9-to-5 Office Foot Care Tips

by | Mar 25, 2019

Some jobs definitely come with more risks than others. These are the kinds of jobs that require steel toe boots, harnesses, and perhaps some healthy knowledge of workers’ compensation—just in case.

But just because a job might be behind a desk instead of atop a construction site does not mean it completely lacks potential negative effects. This is especially true if your job often leaves you sitting throughout the day.

We’ll take a closer look at how a sedentary office lifestyle can be detrimental to your feet and lower legs over time. Fortunately, there are several easy steps you can take to help maintain better foot health while at the office—and they just feel great in general, too!

What Office Life Can Do to Your Feet

We spend a lot of our lives sitting—and for some of us, about a third of our day can be spent affixed to a chair. Although this has become a common part of life, we were not really built to spend so much time in one position.

The consequences of such a lifestyle can have effects throughout the body. However, the feet and ankles specifically can suffer ill effects from so much time sitting in many different ways.

One significant concern deals with circulation to the legs and feet. Maintaining proper circulation to the feet is already a decent challenge for our bodies. The feet are the farthest parts of our bodies from our hearts, so there is already quite a distance to cover compared to elsewhere in the body. And then you realize the trip back is often a long trek against gravity!

When we sit for prolonged periods of time, circulation can slow even further. This can lead to blood pooling in the legs and feet.

While swollen ankles and feet are a frequent consequence of this affect, it also brings risks of varicose veins and even dangerous blood clots.

Another common condition that sitting for long periods does not help is heel pain. For someone who suffers from plantar fasciitis, a long stretch of time spent not stretching the plantar fascia can lead to significant temporary pain when they do rise from their chairs.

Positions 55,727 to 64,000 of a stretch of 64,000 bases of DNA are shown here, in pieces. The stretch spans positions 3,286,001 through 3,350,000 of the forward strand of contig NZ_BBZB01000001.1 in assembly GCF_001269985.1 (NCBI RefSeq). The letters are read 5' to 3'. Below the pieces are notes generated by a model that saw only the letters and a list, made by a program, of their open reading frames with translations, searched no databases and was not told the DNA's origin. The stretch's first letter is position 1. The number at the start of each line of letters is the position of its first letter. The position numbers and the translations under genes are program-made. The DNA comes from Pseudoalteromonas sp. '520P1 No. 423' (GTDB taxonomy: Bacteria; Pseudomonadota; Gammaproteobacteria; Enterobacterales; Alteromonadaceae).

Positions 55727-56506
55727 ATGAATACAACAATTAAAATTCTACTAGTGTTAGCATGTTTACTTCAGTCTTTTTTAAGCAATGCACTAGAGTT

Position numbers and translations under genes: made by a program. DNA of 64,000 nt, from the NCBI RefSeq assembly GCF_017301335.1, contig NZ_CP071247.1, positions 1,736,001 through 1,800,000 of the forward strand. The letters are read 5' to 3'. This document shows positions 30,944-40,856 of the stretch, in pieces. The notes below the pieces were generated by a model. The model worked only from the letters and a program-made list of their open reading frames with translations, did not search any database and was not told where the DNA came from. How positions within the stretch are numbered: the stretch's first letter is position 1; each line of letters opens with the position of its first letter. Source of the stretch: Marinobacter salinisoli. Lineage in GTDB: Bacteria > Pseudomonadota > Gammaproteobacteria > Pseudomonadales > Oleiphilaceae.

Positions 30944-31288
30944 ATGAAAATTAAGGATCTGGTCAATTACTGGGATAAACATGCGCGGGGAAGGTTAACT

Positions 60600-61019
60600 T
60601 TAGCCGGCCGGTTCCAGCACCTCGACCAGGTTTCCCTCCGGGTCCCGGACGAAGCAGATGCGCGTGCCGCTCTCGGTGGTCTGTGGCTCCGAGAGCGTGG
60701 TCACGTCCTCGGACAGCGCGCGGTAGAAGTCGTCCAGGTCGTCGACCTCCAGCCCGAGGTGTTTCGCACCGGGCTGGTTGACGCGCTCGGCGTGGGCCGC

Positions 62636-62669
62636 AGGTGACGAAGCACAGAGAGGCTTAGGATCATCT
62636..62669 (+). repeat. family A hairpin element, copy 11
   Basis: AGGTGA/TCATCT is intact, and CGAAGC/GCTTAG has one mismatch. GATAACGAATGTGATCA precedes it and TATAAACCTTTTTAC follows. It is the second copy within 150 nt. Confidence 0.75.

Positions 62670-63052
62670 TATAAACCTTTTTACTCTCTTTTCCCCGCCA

You can also experience general foot and lower leg pain from long periods of inactivity or having your sitting posture in an odd position. That sort of muscular ache you feel is basically a cry for attention—either to use those muscles, or to correct a situation that is causing stress in the lower extremities.

Over the long run, with years of time spent sitting, deeper effects can come to light. The effectiveness of insulin within our bodies can decrease, increasing our risk of diabetes (which can be particularly bad on our feet!). Chances of weight gain and muscle weakness also rise, interfering with our endurance and stability.

The fate of an office worker seems bad, but there’s hope!

What You Can Do to Fight Stagnation

Just because you might be stuck at a desk all day doesn’t mean you’re helpless against the consequences. It does not take a huge amount of effort to improve your time at work in a significant way. A lot of it comes down to finding ways to move away from your desk, and even at your desk.